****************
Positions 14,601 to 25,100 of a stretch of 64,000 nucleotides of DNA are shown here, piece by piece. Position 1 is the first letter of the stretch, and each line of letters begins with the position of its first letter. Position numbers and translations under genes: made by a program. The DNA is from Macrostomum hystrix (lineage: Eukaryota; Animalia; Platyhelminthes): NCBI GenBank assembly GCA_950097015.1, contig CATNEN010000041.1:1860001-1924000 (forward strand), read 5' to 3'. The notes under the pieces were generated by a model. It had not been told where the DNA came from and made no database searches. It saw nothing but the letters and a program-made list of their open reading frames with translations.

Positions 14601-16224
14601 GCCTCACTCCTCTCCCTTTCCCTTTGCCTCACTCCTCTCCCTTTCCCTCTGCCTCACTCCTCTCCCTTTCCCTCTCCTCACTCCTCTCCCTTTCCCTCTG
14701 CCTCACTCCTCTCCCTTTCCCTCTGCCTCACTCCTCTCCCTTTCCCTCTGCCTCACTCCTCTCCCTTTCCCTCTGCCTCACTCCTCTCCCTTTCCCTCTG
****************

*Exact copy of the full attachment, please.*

Positions 14,601 to 25,100 of a stretch of 64,000 nucleotides of DNA are shown here, piece by piece. Position 1 is the first letter of the stretch, and each line of letters begins with the position of its first letter. Position numbers and translations under genes: made by a program. The DNA is from Macrostomum hystrix (lineage: Eukaryota; Animalia; Platyhelminthes): NCBI GenBank assembly GCA_950097015.1, contig CATNEN010000041.1:1860001-1924000 (forward strand), read 5' to 3'. The notes under the pieces were generated by a model. It had not been told where the DNA came from and made no database searches. It saw nothing but the letters and a program-made list of their open reading frames with translations.

Positions 14601-16224
14601 GCCTCACTCCTCTCCCTTTCCCTTTGCCTCACTCCTCTCCCTTTCCCTCTGCCTCACTCCTCTCCCTTTCCCTCTCCTCACTCCTCTCCCTTTCCCTCTG
14701 CCTCACTCCTCTCCCTTTCCCTCTGCCTCACTCCTCTCCCTTTCCCTCTGCCTCACTCCTCTCCCTTTCCCTCTGCCTCACTCCTCTCCCTTTCCCTCTG